Chattanooga, Tenn. (May 15, 2015) – The prehistoric-looking Lake Sturgeon is a pretty amazing fish. They can become river giants - growing to lengths of more than nine feet and weighing up to 275 pounds. Lake Sturgeon are also long-lived, with some known to reach over 100 years of age.
Once abundant in the Tennessee River, Lake Sturgeon were extirpated, or disappeared from this part of its historic range, by 1961. This ancient species fell victim to overfishing, pollution and habitat destruction. Today Lake Sturgeon are listed as endangered in Tennessee. This species is considered vulnerable worldwide.
Fifteen years ago the Tennessee Aquarium Conservation Institute, TNACI, and its partners began the “Saving the Sturgeon” program to restore this species. The working group has released more than 150,000 Lake Sturgeon to the Tennessee River through captive rearing and reintroduction. (Another 30,000 have been reintroduced to the Cumberland River.)
Annual fish surveys and reports from anglers give researchers a few clues about these sturgeon, but until recently scientists have struggled to establish a rigorous monitoring program to measure the success of reintroduction.
Today eight Lake Sturgeon, approximately 20 inches in length, were released into the Tennessee River in downtown Chattanooga. These fish were surgically implanted with sonic tags that “broadcast” unique signals, allowing researchers to see what sturgeon do when no one is looking. “A total of 57 sonic-tagged Lake Sturgeon are now swimming between Knoxville and Chattanooga,” said TNACI biologist Dr. Bernie Kuhajda. “In addition to tracking movement, some of these tags provide data about the depth and water temperature giving us a more complete picture of their lives.”
A network of 29 receivers has been established from Knoxville to the Nickajack Dam downstream from Chattanooga. In addition, a sonic receiver was installed on a Serodino Barge towboat that makes weekly trips to Knoxville, detecting Lake Sturgeon between the stationary receivers.
TNACI received a grant from the Association of Zoos and Aquariums, AZA, for more than $17,000 to further expand the tracking capabilities by implanting more tags and installing a sonic tag receiver aboard the Aquarium’s boat, the River Gorge Explorer.
TNACI has developed a classroom program to help demonstrate this type of research to high school students. Aquarium naturalists will also share information about tracking sturgeon during daily cruises. “As a scientist, I’m really excited about this new opportunity to get more people involved with our conservation efforts and having them help us collect crucial data as citizen scientists,” said Kuhajda.
Members of the Tennessee Lake Sturgeon Working Group (TLSWG) include: the U.S. Fish and Wildlife Service, Tennessee Wildlife Resources Agency, Tennessee Valley Authority, U.S. Geological Survey, The Tennessee Aquarium, Tennessee Technological University, University of Tennessee, Conservation Fisheries Inc., the Tennessee Clean Water Network, the Wisconsin Department of Natural Resources and the World Wildlife Fund.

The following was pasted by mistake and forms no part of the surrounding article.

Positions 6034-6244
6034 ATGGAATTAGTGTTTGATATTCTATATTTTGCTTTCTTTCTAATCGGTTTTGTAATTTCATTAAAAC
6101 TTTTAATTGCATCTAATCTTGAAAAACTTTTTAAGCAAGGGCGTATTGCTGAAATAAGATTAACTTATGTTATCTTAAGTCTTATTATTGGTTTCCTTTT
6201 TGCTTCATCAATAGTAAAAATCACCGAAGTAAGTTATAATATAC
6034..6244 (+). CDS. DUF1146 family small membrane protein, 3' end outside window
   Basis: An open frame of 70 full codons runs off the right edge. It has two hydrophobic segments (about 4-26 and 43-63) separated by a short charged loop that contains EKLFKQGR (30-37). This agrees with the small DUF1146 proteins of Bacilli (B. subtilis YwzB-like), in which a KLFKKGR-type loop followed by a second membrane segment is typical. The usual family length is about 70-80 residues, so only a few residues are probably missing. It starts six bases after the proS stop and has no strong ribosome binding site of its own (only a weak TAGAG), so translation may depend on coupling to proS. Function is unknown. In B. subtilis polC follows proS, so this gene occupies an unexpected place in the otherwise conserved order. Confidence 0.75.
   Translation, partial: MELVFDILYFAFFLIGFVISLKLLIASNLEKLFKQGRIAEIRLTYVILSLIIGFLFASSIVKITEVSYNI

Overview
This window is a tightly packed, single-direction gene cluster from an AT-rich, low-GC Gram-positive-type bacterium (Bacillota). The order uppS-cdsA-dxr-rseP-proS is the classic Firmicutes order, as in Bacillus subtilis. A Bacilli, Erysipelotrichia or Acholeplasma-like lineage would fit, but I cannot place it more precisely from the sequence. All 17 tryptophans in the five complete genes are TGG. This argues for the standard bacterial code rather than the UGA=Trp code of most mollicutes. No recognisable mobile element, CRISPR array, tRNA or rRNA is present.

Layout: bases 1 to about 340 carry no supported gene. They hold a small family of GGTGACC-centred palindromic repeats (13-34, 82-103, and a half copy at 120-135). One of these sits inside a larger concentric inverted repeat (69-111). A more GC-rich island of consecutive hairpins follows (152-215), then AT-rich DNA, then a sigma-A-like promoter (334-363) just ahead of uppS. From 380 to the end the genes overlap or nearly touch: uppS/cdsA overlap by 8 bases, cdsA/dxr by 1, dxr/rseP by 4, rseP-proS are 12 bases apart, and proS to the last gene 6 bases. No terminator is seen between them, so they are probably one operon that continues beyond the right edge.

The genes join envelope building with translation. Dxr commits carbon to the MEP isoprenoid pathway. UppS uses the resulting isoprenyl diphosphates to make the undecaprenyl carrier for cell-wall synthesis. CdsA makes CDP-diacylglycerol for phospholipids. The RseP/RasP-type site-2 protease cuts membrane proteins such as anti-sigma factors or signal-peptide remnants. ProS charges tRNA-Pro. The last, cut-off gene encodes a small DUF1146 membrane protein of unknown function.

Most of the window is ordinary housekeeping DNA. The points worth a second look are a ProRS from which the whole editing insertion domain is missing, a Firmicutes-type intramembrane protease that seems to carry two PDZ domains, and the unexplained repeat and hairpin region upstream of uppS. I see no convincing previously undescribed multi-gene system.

In addition to conservation and research projects focused on saving freshwater aquatic animals in the Southeast, the Tennessee Aquarium is joining a new AZA initiative called SAFE – Saving Animals From Extinction.
Through SAFE, the 229 AZA-accredited zoos and aquariums will convene scientists and stakeholders globally to identify the factors threatening species, develop Conservation Action Plans, collect new resources and engage the public.
As part of Endangered Species Day observances, AZA announced the focused efforts for 10 species. The SAFE initiative will grow by 10 species each year for the next 10 years. The inaugural 10 species include: African Penguin, Asian Elephants, Black Rhinoceros, Cheetah, Gorilla, Sea Turtles, Vaquita, Sharks and Rays, Western Pond Turtles and Whooping Crane.
“AZA aquarium and zoo conservationists have identified more than 100 species facing the greatest threats and where accredited zoos and aquariums have unique conservation and science knowledge to contribute,” Jim Maddy, AZA President and CEO, said. “Today, we’re demonstrating just how profound the loss would be if we don’t take action now to protect wildlife. More importantly, we are also explaining to the public just what AZA-accredited zoos and aquariums are doing to save animals from extinction.”
Tennessee Aquarium guests will learn more about endangered animals during special animal programs through the weekend. Kids can go on a photo safari for endangered species, touch Lake Sturgeon and Stingrays, and get a small prize. Adults will be asked to take a conservation pledge and will receive a packet of wildflower seeds to take action at home by providing nectar-bearing plants for pollinators and butterflies.
For more information about the Aquarium’s conservation efforts and the new AZA SAFE initiative, go to: www.tnaqua.org/AZA-SAFE